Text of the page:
Karni






Karni was a black hooded.

Karni and her sister Queenie came to me via the social worker to a member of the public who could no longer cope with the rats. She had young children, and seemingly a lot of problems of her own so I agreed to take them both on. Little did I know at the time that both rats had tumours. Although this likely wouldn't have affected my decision to take them on (after all, rats like that are the ones who need the most help as few other people want to take on rats with costly medical problems), it was a bit of a shock when I discovered it. Their previous owner likely didn't notice the lumps, but as both girls were only a year old and otherwise fit, I decided to go ahead and get them operated on.

This is a photo of Karni a few hours after I picked her up, showing her lump. It is on her lower belly, the left hand side of your screen:



This was the largest amount of money I have paid for rescue rats in such a short amount of time. I booked both girls in to see my vet while I was waiting for my train after picking them up! Queenie was booked in for her op a couple of weeks later, and Karni another 2 weeks after that. The RSPCA offered me 20 per rat, which was a help but the ops came to 90 each, and I worked part time! However, no rat of mine has ever gone without vet care, and despite people telling me it wasn't my responsibility to pay out for them, I feel it is. As soon as a rescue rat comes to me and becomes my rat, its my responsibility. Of course its nice if previous owners or the charities who refer these rats to me offer me some money, but ultimately I do not ever expect it.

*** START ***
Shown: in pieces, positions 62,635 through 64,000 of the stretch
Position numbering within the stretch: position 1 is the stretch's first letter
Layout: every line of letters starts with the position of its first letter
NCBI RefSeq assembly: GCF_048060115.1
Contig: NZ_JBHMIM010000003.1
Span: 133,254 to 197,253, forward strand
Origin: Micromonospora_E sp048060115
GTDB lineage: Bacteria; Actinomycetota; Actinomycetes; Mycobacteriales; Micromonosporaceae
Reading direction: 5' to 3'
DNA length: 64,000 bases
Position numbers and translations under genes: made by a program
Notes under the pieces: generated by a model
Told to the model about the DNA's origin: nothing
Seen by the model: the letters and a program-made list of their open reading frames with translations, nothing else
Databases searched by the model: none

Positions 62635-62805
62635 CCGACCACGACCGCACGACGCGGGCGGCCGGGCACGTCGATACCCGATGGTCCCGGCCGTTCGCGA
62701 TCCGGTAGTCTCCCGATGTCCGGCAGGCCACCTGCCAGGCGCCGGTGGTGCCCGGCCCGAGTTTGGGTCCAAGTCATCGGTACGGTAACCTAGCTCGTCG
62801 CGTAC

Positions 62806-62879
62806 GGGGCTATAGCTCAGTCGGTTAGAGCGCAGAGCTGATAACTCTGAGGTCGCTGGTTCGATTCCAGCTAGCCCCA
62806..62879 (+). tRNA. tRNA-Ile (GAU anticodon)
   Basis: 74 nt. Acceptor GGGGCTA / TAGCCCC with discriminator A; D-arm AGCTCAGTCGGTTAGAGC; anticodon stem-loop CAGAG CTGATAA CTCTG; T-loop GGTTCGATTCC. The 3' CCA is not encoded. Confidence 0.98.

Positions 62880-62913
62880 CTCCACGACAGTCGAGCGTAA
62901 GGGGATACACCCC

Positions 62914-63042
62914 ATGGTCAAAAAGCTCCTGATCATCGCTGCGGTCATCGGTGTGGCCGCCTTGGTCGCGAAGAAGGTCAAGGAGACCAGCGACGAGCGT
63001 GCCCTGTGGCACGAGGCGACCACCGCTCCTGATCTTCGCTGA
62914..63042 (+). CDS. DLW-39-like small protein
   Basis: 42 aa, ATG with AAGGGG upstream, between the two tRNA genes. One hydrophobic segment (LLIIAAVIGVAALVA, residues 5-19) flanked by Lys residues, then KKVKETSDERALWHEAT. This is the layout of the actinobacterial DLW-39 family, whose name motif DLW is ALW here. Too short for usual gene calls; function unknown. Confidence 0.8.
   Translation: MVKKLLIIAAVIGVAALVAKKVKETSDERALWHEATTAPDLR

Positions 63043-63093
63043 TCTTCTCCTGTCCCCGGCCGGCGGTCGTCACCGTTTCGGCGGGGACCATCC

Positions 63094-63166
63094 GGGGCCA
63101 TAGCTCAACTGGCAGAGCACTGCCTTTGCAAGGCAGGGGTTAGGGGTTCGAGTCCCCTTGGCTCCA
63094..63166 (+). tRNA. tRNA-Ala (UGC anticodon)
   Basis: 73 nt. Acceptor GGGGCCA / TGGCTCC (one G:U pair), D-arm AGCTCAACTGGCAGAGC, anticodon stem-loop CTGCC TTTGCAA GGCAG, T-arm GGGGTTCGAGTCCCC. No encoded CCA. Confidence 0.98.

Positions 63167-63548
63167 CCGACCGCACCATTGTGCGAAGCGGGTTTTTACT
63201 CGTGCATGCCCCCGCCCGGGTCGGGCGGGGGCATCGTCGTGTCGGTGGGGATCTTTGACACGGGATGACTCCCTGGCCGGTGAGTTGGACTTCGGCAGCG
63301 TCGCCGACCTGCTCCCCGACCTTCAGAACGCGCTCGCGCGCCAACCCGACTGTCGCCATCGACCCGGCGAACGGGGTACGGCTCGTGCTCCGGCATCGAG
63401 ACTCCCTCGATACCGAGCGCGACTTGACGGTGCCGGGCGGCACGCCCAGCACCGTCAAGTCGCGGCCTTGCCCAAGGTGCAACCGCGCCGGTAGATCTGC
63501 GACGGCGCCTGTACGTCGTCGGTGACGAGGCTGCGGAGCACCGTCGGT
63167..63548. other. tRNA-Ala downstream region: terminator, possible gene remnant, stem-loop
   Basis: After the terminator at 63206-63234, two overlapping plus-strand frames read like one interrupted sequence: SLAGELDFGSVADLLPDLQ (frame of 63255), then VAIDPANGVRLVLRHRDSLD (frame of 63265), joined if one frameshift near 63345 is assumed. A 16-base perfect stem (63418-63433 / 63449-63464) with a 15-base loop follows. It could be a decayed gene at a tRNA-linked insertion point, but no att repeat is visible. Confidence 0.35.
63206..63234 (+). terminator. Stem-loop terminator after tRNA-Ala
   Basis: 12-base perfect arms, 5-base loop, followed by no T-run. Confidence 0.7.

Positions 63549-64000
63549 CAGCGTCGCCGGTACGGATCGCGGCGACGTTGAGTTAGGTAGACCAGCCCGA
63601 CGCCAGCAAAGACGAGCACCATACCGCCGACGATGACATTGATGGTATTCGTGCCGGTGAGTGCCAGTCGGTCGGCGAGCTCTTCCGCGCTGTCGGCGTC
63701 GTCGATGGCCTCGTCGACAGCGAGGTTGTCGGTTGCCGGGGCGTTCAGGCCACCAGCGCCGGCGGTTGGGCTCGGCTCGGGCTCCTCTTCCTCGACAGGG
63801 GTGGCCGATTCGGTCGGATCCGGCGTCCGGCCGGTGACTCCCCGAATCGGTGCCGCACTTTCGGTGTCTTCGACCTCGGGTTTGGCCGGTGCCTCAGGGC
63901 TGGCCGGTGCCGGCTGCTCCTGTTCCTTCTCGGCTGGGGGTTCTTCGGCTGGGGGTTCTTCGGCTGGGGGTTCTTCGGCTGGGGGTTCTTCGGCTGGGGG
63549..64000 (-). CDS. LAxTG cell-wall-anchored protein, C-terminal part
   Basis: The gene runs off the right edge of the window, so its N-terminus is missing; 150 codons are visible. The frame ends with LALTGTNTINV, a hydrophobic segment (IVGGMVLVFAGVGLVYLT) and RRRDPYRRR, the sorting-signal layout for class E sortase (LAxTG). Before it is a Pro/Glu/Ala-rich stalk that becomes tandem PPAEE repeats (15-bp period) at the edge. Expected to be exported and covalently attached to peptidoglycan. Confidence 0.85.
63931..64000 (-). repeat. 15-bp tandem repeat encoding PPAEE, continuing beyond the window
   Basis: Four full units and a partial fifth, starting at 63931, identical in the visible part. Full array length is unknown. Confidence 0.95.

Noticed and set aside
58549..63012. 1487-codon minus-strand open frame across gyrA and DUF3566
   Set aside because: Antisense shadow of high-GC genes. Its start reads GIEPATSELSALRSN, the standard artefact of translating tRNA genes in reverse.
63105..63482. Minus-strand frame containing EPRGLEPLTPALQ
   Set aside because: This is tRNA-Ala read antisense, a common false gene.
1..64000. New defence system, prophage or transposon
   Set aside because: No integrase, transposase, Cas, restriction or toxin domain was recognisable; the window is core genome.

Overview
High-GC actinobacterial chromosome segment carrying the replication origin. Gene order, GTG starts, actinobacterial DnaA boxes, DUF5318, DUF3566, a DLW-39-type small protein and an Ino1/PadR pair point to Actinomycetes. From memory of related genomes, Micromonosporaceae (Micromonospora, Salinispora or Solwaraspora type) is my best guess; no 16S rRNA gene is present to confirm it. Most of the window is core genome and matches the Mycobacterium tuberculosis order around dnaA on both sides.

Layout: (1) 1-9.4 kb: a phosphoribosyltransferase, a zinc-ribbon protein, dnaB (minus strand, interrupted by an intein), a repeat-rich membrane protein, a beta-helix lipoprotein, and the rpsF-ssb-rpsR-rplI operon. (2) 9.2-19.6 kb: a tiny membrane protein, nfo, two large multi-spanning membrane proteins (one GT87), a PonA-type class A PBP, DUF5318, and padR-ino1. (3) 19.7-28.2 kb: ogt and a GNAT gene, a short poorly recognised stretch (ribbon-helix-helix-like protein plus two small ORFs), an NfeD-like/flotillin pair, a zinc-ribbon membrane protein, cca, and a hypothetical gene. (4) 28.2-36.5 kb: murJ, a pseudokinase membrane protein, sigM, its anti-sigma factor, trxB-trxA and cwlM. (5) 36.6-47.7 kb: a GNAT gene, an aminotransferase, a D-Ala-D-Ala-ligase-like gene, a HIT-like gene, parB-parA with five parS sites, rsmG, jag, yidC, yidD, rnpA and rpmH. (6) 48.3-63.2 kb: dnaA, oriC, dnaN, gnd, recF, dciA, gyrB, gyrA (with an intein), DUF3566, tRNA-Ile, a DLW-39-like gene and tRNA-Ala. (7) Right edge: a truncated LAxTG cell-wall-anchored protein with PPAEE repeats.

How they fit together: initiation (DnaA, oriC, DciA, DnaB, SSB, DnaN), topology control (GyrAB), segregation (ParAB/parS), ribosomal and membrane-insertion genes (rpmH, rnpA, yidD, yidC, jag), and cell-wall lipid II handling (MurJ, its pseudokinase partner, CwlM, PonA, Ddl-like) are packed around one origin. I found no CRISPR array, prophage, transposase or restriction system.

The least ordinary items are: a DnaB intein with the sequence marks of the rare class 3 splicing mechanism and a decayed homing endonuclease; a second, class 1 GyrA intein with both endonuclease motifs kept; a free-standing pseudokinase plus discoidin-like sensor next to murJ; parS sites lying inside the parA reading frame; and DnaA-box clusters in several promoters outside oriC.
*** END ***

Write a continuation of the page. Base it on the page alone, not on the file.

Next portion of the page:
Karni was a lovely girl, one of the lickiest does I've ever had. She was always overweight, and was one of those rats who just lived for food. She was a real character, and so gentle and amenable. Unfortunately, she had another lump appear on her belly not long after her first op, and was euthanised when it began to impact on her quality of life. Unfortunately, she and her sister were examples of the kind of bad breeding perpetuated by pet shops and BYBs.

Why Karni? Karni was named after the goddess Karni Mata, the followers of whom were supposedly all reincarnated as rats. She has a temple devoted to her in India which is home to many wild rats that are worshipped and cared for by her followers. I adore this whole idea, and the idea of rats being worshipped in general, so what better name for a gorgeous female rat?

Click me!